Dr Leong said as long as all patrons maintain their hygiene, gyms are unlikely to be potential clusters for disease transmission.

Q: CAN THE VIRUS BE TRANSMITTED IF I JOIN MARATHONS?
A: Since marathons involve large gatherings of people, joining these events could increase the risk of human-to-human transmissions.

Marathons being held overseas have been cancelled or are at the risk of cancellation in the light of the virus, such as the Paris half-marathon that was scheduled to take place on March 1, with an expected turnout of 44,000 runners.

National Development Minister Lawrence Wong said on Tuesday that the current advisory on large-scale events in Singapore is being reviewed, and tightened measures will have downstream implications on upcoming events in view of intensified social-distancing measures.



Enjoyed this story? Share it.


About the Author: The Straits Times is Singapore's top-selling newspaper.

Eastern Briefings

All you need to know about Asia


Our Eastern Briefings Newsletter presents curated stories from 22 Asian newspapers from South, Southeast and Northeast Asia.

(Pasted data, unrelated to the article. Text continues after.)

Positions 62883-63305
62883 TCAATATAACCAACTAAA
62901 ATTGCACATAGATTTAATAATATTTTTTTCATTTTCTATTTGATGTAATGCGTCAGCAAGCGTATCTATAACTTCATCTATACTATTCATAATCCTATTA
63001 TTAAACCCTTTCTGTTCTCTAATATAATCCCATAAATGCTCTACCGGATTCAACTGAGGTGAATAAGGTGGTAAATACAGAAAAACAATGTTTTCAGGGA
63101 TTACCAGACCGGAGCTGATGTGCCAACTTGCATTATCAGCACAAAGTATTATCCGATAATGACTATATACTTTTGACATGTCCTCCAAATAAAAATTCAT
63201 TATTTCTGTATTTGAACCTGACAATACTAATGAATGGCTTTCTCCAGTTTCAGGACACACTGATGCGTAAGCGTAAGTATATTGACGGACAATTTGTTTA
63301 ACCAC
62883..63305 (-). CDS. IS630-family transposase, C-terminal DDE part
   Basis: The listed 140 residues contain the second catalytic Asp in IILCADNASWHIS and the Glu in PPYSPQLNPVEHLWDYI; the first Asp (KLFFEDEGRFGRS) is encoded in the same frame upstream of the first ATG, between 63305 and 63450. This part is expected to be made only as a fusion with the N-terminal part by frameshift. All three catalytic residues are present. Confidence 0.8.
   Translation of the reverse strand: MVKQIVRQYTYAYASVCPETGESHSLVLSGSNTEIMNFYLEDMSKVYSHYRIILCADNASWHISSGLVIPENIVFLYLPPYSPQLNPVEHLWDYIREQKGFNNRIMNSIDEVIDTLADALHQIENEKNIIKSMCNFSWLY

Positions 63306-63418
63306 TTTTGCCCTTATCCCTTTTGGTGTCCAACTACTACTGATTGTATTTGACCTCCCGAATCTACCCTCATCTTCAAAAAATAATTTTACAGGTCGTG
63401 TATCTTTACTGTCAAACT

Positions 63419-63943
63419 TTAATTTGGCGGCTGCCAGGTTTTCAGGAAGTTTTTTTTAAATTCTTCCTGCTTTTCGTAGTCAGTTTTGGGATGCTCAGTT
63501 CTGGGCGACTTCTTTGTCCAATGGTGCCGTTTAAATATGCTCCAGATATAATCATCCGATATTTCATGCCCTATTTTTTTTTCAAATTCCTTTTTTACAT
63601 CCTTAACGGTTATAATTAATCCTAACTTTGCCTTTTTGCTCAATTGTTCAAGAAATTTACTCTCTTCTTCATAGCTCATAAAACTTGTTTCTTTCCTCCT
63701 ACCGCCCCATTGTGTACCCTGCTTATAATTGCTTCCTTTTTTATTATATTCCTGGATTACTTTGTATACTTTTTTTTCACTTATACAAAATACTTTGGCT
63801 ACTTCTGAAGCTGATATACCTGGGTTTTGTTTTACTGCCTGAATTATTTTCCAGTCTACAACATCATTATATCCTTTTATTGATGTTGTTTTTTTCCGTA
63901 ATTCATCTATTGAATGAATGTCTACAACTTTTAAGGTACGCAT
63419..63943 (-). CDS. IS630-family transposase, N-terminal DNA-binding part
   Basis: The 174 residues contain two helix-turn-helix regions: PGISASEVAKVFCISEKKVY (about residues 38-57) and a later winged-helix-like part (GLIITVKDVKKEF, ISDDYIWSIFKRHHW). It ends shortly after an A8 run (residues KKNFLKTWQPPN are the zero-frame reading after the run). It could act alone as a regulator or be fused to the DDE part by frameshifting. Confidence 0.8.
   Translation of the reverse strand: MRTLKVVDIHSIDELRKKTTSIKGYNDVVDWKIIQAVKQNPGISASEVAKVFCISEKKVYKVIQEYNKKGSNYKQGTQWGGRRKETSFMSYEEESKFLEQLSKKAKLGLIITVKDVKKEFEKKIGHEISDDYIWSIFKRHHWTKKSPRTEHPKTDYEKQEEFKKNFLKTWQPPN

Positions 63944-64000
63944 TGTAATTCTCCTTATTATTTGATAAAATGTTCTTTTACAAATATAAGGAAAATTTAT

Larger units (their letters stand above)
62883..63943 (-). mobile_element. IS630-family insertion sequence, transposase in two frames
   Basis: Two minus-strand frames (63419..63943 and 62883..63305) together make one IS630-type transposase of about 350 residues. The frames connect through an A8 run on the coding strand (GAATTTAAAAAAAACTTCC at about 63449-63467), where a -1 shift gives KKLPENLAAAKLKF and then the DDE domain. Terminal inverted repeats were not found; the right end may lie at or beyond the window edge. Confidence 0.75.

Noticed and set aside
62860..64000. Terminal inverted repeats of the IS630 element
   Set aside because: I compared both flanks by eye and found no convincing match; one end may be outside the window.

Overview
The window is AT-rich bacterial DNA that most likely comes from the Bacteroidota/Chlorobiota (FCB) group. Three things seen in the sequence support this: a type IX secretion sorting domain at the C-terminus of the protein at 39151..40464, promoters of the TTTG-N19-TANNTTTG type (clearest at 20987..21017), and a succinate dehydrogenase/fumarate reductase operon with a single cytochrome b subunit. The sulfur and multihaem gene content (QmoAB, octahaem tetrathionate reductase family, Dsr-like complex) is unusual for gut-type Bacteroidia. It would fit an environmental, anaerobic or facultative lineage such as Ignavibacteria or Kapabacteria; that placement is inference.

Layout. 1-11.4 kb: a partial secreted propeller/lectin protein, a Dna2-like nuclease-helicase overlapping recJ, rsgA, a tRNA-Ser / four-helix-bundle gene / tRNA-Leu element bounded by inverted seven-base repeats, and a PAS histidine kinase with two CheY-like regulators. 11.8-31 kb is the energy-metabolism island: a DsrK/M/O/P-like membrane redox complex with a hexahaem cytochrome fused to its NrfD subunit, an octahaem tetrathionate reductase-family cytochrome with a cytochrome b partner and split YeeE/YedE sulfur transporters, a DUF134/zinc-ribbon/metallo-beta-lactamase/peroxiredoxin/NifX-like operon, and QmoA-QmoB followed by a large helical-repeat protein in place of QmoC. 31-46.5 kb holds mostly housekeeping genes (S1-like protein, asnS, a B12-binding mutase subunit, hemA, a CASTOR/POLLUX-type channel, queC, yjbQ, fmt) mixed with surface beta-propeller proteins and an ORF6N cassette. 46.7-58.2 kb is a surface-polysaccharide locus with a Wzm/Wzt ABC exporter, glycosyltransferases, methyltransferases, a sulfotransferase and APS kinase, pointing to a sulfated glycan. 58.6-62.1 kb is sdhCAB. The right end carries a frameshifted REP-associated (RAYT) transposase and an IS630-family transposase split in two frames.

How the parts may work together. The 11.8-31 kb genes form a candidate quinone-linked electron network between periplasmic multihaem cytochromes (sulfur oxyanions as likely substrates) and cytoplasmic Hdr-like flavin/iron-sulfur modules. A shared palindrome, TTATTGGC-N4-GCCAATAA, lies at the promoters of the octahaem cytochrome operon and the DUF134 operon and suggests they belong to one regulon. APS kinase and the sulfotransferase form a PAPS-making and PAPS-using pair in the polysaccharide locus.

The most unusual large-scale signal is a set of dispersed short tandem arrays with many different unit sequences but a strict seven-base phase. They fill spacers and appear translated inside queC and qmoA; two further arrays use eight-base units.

Sign up and stay updated with the latest news.



By providing us with your email address, you agree to our Privacy Policy and Terms of Service.

View Today's Newsletter Here

News

Taiwan: 720,000 people registered for purchasing face masks online

Taiwan’s Central Epidemic Command Center (CECC) on Friday announced that more than 722,000 people — 600,000 using the NHI app and 122,000 more using the Emask system — had successfully registered for purchasing face masks as of 1 p.m. Asked about people who have reportedly tried to register again, CECC Chief Commander Chen Shih-chung called on the public to stop, stressing that authorities are committed to providing a set of face masks to each user prior to March 18, the official deadline for registration. Regarding some reported phone scams on payment requirements for face masks, Chen asked users to remain vigilant. Access is limited to Taiwan residents who need to register their NHI number, obtain proper digital certification and downloa


By Asia News Network
March 13, 2020

News